Pilots and air traffic controllers are just as susceptible to distractions while flying or directing flight traffic as people are when driving vehicles. But distractions on a plane or the control tower can create consequences even more dramatic than those on the road. The National Transportation Safety Board (NTSB) has reported many instances of cell phone usage causing distracted flying accidents including a “… bantering personal phone call about a dead cat while directing traffic.” The NTSB report noted that during the time the controller was on the phone, he made several errors. For example, after he made the handoff of the Piper to Newark tower for flight following, he failed to provide the pilot the new frequency for two minutes. When he finally did call with the new frequency, he spoke very quickly; the pilot then read back an incorrect frequency to the controller, but the controller did not notice the error. Because the pilot was on the wrong frequency, no one could warn him about the approaching collision.
Pilots are not supposed to use cell phones in the cockpit and as a result there are few reports of problems caused by cell phones in airplanes. One case that was reported, however, involved an Airbus A320 captain landing at Singapore Airport who had left his cell phone on. As they descended through 2,000 feet on approach, he heard multiple alerts as the phone began receiving all of the text messages that had been sent while they were out of range of cell towers. The captain retrieved the cell phone, either to read the texts or, as he claimed, to unlock and turn off the phone. Whatever the reason, he made numerous errors during this time and finally aborted the landing at 392 feet because the landing gear was not extended.
There are significantly more general/private aviation fatalities than there are commercial air carrier fatalities. In 2010, there were just two aviation fatalities for commercial air carriers and taxis versus 410 general aviation fatalities. Loss of control in flight is the leading cause of death, accounting for 41 percent of fatal personal flying accidents.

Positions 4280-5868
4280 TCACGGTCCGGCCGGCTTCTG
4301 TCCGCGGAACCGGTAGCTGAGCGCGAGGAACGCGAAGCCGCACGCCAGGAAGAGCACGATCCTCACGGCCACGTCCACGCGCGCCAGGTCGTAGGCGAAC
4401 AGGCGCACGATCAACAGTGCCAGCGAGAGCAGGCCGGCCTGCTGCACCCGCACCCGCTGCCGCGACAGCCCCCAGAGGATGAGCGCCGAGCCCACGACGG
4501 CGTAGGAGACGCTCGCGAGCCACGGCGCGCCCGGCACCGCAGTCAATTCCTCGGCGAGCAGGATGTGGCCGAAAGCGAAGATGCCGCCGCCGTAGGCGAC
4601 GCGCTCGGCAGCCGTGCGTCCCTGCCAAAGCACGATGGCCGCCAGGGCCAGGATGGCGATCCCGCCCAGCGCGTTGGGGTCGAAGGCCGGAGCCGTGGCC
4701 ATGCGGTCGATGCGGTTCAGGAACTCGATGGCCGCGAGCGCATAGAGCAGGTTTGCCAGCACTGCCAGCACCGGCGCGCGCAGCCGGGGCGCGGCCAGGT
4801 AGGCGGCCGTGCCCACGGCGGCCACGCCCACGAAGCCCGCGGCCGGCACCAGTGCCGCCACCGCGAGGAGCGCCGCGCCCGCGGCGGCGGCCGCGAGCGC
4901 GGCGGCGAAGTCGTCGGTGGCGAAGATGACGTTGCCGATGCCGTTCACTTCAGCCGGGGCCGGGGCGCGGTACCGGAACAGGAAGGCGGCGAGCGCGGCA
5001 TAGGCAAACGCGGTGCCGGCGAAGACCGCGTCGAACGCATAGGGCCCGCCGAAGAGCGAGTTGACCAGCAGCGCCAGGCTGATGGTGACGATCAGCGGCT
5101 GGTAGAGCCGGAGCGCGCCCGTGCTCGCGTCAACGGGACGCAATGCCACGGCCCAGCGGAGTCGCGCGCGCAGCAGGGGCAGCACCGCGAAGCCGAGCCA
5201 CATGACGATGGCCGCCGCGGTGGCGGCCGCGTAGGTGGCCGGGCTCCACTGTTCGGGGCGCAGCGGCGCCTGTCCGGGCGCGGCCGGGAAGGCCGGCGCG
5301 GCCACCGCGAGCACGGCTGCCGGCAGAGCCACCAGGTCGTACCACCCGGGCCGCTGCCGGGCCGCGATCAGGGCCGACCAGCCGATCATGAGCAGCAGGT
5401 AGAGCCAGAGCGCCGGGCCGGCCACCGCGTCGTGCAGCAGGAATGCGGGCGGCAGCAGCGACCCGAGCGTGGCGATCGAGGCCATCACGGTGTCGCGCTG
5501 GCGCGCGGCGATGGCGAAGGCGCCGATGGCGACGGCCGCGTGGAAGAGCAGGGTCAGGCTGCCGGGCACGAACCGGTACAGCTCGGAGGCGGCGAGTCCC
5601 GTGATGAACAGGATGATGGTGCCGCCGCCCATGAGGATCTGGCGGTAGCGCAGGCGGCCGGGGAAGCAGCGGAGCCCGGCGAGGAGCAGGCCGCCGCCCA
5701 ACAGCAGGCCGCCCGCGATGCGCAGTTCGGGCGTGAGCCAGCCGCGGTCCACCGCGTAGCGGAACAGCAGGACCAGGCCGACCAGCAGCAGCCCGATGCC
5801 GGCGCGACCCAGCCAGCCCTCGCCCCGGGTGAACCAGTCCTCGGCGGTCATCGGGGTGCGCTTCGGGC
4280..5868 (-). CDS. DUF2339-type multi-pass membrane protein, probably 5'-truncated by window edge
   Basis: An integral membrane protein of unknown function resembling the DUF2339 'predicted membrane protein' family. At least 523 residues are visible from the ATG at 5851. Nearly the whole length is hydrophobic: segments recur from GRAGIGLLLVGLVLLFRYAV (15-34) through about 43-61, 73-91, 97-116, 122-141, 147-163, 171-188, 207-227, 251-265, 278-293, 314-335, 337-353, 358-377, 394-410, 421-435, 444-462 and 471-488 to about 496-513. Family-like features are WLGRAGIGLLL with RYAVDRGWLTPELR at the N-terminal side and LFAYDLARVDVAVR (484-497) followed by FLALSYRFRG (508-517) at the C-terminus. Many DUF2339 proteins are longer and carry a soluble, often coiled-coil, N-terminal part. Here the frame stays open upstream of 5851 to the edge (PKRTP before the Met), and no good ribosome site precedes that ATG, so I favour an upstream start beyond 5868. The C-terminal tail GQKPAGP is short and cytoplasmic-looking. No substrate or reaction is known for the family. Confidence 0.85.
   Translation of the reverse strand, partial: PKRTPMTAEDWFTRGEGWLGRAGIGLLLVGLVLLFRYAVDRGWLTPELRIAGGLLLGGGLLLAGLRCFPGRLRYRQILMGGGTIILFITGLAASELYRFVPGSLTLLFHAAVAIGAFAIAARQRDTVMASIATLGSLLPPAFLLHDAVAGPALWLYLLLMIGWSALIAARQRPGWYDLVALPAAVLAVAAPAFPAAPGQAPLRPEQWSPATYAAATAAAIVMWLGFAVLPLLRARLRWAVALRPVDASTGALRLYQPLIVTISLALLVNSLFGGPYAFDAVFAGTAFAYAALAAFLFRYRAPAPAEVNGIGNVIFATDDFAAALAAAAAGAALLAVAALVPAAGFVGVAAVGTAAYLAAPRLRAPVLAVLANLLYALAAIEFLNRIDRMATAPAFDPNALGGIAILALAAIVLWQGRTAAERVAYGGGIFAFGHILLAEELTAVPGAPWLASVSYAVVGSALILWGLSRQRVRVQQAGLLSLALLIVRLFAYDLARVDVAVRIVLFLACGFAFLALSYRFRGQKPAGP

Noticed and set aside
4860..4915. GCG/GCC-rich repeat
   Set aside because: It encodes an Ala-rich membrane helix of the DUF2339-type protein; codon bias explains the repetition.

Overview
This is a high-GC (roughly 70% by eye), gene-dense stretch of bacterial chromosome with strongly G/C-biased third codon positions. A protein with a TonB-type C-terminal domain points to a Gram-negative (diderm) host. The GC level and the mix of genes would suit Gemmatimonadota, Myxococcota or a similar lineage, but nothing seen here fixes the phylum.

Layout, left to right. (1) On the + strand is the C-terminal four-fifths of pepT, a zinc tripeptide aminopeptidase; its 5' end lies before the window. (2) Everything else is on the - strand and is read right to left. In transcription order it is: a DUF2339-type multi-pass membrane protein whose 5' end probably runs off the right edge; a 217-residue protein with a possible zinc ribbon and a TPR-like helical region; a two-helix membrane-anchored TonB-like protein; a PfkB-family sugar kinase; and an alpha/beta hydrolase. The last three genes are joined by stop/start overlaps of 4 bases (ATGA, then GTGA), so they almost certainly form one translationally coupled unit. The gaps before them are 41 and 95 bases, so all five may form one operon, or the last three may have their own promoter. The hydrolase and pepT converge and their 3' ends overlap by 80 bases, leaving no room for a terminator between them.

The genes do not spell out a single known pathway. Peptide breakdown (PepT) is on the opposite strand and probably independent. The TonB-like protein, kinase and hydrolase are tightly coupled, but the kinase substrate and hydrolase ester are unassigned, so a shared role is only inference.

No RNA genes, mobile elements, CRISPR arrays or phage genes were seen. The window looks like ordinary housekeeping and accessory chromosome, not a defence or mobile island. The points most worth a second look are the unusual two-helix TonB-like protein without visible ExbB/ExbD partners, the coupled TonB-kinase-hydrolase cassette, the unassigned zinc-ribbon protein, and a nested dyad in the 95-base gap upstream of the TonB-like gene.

Calls for safety guidelines to curb distracted flying
After four small-plane collisions that caused eight deaths, the NTSB issued an official “safety alert” advising pilots to maintain fundamental “see and avoid” vigilance by scanning for traffic throughout a flight, using lights and clearly communicating their intentions. The presence of technology has introduced challenges to the “see-and-avoid” concept. Aviation applications on portable electronic devices such as cell phones, tablets, and handheld GPS units, while useful, can lead to more head-down time.
In 2015, U.S. safety officials reminded pilots to look out for other planes and make their own aircraft known during flights, saying air collisions are more likely to occur if pilots are distracted by cell phones, tablets or other wireless devices as they are not maintaining adequate visual lookout.
Software makers have produced a host of pilot applications for phones and tablets used for general and commercial aviation that offer radar and navigation services, approach charts, terrain awareness and weather graphics but these devices are not allowed for personal communications or activities. It is the pilot’s responsibility to determine whether a device’s electronics will interfere with flight instruments.
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